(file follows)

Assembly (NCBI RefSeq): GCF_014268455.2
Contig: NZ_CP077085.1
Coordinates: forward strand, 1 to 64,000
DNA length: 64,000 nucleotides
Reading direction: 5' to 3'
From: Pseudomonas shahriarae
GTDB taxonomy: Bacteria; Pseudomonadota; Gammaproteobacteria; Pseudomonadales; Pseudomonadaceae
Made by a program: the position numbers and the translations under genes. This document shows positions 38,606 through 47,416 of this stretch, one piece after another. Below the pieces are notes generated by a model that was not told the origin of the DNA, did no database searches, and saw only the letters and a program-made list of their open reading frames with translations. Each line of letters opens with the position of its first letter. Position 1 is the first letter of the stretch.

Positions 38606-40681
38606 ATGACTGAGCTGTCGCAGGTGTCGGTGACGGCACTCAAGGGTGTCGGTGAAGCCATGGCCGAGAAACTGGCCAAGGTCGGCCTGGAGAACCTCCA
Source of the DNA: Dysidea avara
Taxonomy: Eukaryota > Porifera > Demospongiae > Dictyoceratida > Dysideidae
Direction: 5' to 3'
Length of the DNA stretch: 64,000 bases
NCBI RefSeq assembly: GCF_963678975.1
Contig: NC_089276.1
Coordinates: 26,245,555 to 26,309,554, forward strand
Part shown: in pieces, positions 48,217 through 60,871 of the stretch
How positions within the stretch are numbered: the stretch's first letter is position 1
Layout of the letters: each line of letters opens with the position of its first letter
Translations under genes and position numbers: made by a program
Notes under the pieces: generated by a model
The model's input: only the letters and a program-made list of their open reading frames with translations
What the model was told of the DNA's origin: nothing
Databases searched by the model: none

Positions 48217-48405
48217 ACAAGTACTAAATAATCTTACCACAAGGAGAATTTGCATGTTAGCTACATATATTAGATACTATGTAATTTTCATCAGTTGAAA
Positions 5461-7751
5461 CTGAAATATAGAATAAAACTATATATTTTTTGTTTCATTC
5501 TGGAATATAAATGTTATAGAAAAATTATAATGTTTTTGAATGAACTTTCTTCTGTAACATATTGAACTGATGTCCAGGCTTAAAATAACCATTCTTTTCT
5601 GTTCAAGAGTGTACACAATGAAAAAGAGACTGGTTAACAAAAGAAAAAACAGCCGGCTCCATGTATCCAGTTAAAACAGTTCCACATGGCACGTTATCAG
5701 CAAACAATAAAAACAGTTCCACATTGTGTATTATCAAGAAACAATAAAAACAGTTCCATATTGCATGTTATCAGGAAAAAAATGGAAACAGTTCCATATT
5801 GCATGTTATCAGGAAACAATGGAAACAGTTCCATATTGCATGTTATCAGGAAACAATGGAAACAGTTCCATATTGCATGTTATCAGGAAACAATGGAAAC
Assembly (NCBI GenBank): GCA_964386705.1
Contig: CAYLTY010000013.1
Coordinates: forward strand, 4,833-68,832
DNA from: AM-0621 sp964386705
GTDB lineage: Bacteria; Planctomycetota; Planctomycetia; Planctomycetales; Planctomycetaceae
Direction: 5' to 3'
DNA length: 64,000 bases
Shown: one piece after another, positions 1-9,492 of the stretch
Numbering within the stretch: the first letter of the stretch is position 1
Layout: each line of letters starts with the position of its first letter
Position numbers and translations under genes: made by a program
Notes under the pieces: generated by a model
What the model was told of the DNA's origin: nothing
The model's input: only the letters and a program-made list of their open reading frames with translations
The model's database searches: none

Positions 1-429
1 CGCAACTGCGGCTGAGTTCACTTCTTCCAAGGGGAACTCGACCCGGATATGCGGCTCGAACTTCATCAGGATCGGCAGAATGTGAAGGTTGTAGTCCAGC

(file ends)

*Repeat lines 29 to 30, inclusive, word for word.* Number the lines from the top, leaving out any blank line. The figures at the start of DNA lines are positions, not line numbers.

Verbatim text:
5461 CTGAAATATAGAATAAAACTATATATTTTTTGTTTCATTC
5501 TGGAATATAAATGTTATAGAAAAATTATAATGTTTTTGAATGAACTTTCTTCTGTAACATATTGAACTGATGTCCAGGCTTAAAATAACCATTCTTTTCT